In 1927, the site was gazetted as a historical monument and in the early 1990s the first phases of forest restoration project began to turn agricultural plots back into coastal forest. This is where our story meets that of Gede’s. The Research and Conservation team at A Rocha Kenya recently agreed to take up the task of monitoring the long-term fate of the restoration project. A small team of us headed into the forest armed with hand-drawn maps, lists of species, and the keen wits of A Rocha Kenya’s resident ecologists. As Sykes’ monkeys watched from the canopy and pollinators flittered around us, we scrambled between tree trunks great and small to find the little aluminum tags that marked each tree. We noted which were present, which were missing, and which required replacement tags.


It was a small, but important, task and one which will hopefully help contribute to our understanding of how this under-researched habitat responds to change. We were lucky to have had the chance to spend our time in such a beautiful place, with such a rich history, and all the while contributing to ecological research. I look forward to seeing what comes of A Rocha Kenya’s work here.


The Arabuko-Sokoke forest is quickly getting tampered with. A look by the road can be very deceiving. Before you take a walk inside the forest one would think it is very much intact but alas! After a recent snare walk we found that trees are being cut at a very high speed by our own people, people who know very well that it is not right to destroy the forest, but may be; just may be they need a little more awareness of how important forests are.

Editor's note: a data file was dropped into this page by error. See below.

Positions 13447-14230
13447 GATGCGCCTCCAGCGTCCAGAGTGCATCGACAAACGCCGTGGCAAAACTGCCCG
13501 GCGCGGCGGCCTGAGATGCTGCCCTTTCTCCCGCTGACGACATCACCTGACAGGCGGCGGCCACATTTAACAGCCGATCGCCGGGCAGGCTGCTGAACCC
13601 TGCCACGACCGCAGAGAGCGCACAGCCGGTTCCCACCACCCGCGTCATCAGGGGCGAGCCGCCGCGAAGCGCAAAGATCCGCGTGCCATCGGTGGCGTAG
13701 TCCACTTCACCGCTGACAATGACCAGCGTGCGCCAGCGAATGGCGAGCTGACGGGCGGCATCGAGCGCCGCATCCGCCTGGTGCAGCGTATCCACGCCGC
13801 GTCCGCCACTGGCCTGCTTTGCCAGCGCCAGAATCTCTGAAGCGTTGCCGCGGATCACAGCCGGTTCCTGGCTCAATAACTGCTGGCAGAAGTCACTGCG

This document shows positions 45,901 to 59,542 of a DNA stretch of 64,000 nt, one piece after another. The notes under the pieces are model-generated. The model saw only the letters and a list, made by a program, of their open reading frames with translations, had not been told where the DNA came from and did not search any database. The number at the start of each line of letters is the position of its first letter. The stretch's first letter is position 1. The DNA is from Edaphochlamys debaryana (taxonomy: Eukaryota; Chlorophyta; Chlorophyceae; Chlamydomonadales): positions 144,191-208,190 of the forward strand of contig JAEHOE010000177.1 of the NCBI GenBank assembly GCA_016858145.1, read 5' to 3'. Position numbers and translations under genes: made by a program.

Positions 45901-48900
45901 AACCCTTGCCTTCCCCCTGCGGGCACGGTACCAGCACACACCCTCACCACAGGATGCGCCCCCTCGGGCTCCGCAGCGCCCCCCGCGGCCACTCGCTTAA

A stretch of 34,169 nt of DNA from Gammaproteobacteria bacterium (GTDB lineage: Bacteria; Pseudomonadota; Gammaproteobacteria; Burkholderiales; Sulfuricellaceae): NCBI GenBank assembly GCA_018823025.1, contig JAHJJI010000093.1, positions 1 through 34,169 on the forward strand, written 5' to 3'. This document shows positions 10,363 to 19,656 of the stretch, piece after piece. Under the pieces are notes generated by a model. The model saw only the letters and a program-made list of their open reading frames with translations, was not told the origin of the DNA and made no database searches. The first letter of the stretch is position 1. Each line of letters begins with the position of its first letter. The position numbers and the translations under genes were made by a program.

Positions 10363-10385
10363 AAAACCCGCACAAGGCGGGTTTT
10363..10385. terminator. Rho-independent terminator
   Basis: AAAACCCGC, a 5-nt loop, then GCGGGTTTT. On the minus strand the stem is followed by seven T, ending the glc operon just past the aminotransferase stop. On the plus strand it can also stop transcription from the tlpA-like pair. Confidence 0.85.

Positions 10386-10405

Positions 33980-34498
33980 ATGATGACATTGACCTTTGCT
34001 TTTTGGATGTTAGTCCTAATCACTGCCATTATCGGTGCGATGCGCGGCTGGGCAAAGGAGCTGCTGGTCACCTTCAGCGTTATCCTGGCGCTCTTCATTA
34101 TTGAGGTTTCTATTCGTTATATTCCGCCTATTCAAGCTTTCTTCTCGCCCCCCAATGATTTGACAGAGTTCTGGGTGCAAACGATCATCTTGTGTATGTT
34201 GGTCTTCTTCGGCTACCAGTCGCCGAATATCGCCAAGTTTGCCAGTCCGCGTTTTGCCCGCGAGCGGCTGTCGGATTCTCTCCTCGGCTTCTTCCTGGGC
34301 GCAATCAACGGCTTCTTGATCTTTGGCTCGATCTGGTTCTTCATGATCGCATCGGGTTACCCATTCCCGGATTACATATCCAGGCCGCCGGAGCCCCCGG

And what’s so disappointing is that this activity is bravely done just about 200m from the forest edge. There are no silver bullet solutions to this problem but we strongly believe that the day the society is going to put pressure on the corporations and markets depending on the forest resources, that is introducing zero deforestation policies and cleaning up the supply chains and holding the suppliers accountable for producing commodities like timber and charcoal; changing the Kenyan politics on forest resources is the day this forests will survive from this menace. The corporations and individuals placing demands of forest timber should be told TO STOP ENDANGERING OUR FORESTS!!


Arabuko-Sokoke forest happens to cover approximately 420sq km and was gazetted in 1932. It is home to different birds such as Amani sunbird, Sokoke scops owl, Sokoke pipit, Clarke’s weaver, East coast akalat and spotted ground thrush. More so, it is also home to animals such as the golden-rumped elephant shrew, sokoke bush tailed mongoose and giant Gambian rat. We noticed more than 20 trees were cut for timber. Very sad but we thought it was high time something had to be done.


With the help of Community Forest Associations (CFA), realization of different Village Development Forest Conservation committee (VDFCC) were formed thus, it was agreed that meetings be scheduled to discuss ways of saving our forest with recommendations such as: increasing the CFA personnel since the forest is too big to be handled by a few people, creation of awareness, frequent patrols by community members, involvement of various schools around sokoke forest on more about environmental education, discussions with other VDFCC on what they do and what can be done to help the community protect and conserve the forest and more importantly discuss other means of sustaining the community members lives because most of them depend solemnly on the forest for their daily needs.